The best way parents can help children develop confidence in navigating their own neighbourhood is by pointing out landmarks and discussing the routes they are following, whether travelling on foot, on bicycles or in the car. It is good to sometimes give children the responsibility for remembering where the car was parked, where the shopping mall was entered or how to find the way back to a particular store.

There are many opportunities, whether in the car or on foot, to take note of landmarks; for example:

  • The numbers on houses,
  • The types of fences
  • How many streets to cross
  • Large trees
  • The entry to the shopping centre
  • The row and number of the carpark space
  • Bridges crossed.

A delightful picture book that can be used to discuss the importance of knowing one’s way around and of staying safe is the beautiful Pat Hutchins’ book Rosie’s Walk which tells the story of a hen who goes for a walk around the farmyard and gets back home safely in time for dinner. The story also introduces many positional words.

Positional terms are useful for describing the location of neighbourhood landmarks in relation to each other and use of them helps to develop spatial awareness along with language; for example:

past the shop

across the bridge

over the road

through the park

in the middle

beside the lake

along the road

next to the bakery

around the corner

behind the fence

near the post office

as well as left and right.

You could use the book Rosie’s Walk as a springboard for encouraging children to draw a map of their house, their yard, their neighbourhood, the journey to Grandma’s house. They could then use the positional words to get from one place to another.

Together, you could draw a mud map of the neighbourhood and discuss the placement of landmarks and different paths that could be taken to get to and from them. Such discussions encourage divergent thinking.

It can be helpful for children to think of these maps as being from a birds’eye view, or from a plane. It is not such a stretch then when they are introduced to more formal maps such as Google Maps and street directories on which they can learn to point out or mark places they have visited.

The Hokey Pokey is a fun game that can be played to teach left and right. If you don’t remember the song there are many videos on YouTube to watch. My only caution is that watching someone facing you and using the correct side can confuse children as they will need to use the visually opposite side to be correct. Having been a teacher of young children for many years, I became confused about left and right because I had to use the opposite side to mirror them when teaching left and right. In this video, the demonstrator mirrors the side for the children to copy.

Navigation need not be difficult if children are introduced to it in purposeful and fun ways from a young age. Why not give your children a little more responsibility for showing the way?

Until next time,

Norah

Maths is Everywhere

Maths is something many say they can’t do and didn’t enjoy in school. Many say it’s too boring or too complex or that they don’t understand it. If you have an aversion to maths, you’re not alone, and you probably don’t want me quoting figures about what percentage of the population suffers from it. Let me just say, it’s a big number.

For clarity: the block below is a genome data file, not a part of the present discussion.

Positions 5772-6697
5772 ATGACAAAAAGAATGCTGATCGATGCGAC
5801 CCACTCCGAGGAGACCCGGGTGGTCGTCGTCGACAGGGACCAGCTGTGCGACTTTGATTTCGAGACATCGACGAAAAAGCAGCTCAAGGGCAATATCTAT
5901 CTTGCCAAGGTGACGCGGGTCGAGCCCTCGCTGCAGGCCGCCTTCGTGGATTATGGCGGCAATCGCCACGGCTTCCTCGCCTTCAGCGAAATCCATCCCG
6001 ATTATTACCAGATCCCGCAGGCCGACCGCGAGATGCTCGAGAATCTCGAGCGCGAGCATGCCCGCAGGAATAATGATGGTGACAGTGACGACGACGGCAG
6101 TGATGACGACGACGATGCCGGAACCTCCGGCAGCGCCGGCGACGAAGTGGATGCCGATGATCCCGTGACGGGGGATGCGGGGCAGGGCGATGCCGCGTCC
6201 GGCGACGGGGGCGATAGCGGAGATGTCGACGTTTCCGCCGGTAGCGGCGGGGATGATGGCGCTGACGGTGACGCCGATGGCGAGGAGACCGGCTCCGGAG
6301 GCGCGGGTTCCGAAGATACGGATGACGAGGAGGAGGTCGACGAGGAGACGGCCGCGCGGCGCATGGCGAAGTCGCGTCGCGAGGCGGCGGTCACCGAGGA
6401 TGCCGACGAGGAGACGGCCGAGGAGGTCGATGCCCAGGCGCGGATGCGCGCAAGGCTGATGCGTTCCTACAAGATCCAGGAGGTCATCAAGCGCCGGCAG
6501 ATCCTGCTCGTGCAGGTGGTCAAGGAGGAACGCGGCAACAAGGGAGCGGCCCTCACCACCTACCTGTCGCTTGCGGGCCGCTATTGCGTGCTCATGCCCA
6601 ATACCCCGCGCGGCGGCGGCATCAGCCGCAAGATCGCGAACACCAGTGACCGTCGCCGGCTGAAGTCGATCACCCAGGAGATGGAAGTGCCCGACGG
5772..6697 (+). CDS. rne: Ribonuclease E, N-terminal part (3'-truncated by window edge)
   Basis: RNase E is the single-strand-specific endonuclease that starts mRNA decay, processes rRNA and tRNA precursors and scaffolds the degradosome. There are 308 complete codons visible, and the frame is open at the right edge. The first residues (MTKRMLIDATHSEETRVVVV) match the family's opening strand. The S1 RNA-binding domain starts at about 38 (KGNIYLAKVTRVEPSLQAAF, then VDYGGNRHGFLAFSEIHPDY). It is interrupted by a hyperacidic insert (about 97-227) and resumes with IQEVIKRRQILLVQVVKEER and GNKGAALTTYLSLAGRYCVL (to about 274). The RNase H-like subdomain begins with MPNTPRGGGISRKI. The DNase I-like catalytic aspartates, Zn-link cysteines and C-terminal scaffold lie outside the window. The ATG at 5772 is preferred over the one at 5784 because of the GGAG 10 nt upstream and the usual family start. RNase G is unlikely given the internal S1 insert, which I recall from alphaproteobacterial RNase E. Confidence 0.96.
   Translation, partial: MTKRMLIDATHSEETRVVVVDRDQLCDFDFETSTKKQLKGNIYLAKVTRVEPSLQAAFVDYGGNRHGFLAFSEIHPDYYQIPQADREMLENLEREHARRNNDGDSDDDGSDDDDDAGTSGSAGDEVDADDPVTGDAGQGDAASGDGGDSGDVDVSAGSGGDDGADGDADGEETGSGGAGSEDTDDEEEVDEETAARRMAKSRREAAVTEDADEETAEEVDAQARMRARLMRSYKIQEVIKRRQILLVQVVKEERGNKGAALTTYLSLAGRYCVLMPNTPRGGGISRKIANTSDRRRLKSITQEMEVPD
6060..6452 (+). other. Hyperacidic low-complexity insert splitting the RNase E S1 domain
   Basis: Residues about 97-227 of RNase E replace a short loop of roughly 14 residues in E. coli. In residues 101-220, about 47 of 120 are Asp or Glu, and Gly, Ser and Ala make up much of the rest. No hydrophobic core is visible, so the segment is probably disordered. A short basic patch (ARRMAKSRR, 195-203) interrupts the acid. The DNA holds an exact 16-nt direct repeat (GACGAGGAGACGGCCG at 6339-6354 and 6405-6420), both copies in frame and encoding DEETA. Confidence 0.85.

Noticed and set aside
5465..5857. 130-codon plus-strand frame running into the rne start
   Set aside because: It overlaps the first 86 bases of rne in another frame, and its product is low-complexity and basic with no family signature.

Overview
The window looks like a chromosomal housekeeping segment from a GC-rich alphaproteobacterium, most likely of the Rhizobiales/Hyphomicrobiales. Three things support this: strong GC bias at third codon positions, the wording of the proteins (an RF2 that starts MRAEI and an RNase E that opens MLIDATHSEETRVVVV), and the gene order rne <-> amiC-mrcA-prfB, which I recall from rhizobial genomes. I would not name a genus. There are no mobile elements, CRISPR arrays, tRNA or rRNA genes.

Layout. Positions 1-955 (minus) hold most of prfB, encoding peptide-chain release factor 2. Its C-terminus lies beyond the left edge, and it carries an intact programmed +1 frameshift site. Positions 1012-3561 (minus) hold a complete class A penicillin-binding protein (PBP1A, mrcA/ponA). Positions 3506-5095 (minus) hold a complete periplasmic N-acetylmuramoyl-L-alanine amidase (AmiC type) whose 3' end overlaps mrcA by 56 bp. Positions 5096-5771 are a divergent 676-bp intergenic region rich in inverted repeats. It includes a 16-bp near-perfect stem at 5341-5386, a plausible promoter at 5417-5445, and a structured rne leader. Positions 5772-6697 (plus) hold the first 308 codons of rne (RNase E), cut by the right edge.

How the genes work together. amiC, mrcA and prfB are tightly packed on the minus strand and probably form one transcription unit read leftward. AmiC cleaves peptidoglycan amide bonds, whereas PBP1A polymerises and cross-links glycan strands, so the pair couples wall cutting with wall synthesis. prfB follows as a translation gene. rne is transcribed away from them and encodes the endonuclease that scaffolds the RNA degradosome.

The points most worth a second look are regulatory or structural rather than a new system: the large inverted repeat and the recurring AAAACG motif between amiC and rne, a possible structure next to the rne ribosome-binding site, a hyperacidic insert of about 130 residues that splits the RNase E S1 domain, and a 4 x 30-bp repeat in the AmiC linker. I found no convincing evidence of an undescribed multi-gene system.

However, we use maths every day. We couldn’t function fully in everyday life without it. From the moment we wake up and look at the clock until shutting down at night, we are using mathematics. Even if you don’t look at the clock, knowing that it’s morning is using maths.

You see, many think of maths as having to do exclusively with numbers, but it is more than that. It involves patterns, shape, probability, data collection and problem solving. We use it almost every moment of the day without giving it a thought.

We use it when we schedule events in order, like deciding what we will do in the day or even in what order we will be dress ourselves.

We use it when we sort items to place onto shelves, in cupboards or drawers.

We use it to work out our budget — what to spend and what to save.

We use it to navigate our way around the neighbourhood or places further afield. 

Since maths is such an integral part of everyday life, it is important to avoid, as far as possible, passing on one’s anxiety about maths to children, not just because they are equally capable of developing it on their own, but because they’d be better off without it.

If a child does experience difficulty in any areas of maths – try to avoid reinforcing it by saying that you always had trouble with maths. Instead, say something like, yes, it is difficult, but we can work on it. We’ll figure it out. Encourage them (and you) to develop a growth, rather than a fixed, mindset. We can all learn given the appropriate support.

As an early childhood educator, I focus on helping children find enjoyment and purpose in the world around them, including things mathematical, from a young age.

Here are a few ways to get your children using maths in everyday situations (without necessarily labelling it as maths) that make its use fun. The suggestions come from 25 ways to keep the children thinking mathematically during the holidays. The full list can be downloaded free from readilearn here.

Number and place value
  • Count items e.g. birds in the sky, shells collected from the beach, people for lunch, steps in a staircase, windows on a house, seats in a bus . . .
  • Include your child in shopping activities
  • When your child is sharing e.g. the biscuits, balloons or slices of fruit, ask them to:
    • Predict if there will be enough for everyone to have one, or more than one each
    • Share out the items, allocating the same number to each
    • Determine if there are any left over and what to do with them